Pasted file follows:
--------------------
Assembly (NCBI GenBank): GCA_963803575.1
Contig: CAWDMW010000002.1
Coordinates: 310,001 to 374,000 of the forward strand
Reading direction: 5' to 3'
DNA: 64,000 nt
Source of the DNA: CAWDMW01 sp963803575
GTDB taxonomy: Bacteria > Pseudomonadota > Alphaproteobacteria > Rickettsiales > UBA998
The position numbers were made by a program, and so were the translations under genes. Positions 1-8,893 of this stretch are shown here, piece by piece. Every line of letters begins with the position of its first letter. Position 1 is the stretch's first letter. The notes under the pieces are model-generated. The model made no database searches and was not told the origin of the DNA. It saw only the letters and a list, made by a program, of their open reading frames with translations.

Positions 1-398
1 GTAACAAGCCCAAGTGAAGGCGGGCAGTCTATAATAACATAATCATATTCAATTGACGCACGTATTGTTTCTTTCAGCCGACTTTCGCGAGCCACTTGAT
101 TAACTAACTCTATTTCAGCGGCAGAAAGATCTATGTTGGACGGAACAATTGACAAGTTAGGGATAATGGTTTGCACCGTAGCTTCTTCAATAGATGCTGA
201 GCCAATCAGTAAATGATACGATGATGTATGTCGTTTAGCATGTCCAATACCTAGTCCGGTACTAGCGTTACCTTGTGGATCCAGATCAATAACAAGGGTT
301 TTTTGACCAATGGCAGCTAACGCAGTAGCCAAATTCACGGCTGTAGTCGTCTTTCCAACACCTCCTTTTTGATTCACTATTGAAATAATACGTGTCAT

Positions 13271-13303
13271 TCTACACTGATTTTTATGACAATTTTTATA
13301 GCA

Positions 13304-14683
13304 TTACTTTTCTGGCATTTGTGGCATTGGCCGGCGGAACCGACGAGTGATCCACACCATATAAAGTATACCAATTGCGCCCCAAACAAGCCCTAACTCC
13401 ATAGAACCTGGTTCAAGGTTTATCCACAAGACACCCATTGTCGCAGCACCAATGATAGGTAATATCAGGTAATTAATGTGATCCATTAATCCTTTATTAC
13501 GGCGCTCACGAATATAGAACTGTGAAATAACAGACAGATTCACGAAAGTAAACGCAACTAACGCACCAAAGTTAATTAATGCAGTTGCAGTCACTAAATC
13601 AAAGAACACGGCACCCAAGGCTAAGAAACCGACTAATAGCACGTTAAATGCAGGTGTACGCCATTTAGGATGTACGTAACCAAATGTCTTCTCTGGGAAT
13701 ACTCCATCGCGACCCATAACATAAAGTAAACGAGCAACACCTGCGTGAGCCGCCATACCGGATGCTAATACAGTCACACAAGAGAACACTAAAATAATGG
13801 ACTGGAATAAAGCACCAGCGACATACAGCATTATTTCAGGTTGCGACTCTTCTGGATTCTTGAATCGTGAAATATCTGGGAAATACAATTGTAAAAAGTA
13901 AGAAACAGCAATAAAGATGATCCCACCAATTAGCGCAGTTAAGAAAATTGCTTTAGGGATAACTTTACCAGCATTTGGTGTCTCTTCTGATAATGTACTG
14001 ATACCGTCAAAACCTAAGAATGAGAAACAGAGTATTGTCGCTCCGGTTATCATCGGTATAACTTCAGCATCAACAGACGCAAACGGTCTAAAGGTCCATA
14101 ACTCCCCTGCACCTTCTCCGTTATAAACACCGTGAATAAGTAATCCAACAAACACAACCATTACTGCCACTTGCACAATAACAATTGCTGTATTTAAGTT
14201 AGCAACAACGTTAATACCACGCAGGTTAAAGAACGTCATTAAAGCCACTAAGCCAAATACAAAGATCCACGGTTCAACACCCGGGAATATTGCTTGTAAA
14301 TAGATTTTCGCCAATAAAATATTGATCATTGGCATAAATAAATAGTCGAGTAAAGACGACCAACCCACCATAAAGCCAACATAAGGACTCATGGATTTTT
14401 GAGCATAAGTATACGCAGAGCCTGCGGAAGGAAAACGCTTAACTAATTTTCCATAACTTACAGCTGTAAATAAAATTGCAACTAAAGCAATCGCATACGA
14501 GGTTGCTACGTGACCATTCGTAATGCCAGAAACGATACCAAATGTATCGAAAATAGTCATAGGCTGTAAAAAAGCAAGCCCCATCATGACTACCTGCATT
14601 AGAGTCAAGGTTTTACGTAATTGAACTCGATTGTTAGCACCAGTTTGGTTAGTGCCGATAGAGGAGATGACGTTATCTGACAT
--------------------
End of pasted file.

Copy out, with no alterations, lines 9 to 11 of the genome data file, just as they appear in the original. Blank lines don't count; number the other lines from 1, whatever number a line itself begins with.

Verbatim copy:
Positions 1-398
1 GTAACAAGCCCAAGTGAAGGCGGGCAGTCTATAATAACATAATCATATTCAATTGACGCACGTATTGTTTCTTTCAGCCGACTTTCGCGAGCCACTTGAT
101 TAACTAACTCTATTTCAGCGGCAGAAAGATCTATGTTGGACGGAACAATTGACAAGTTAGGGATAATGGTTTGCACCGTAGCTTCTTCAATAGATGCTGA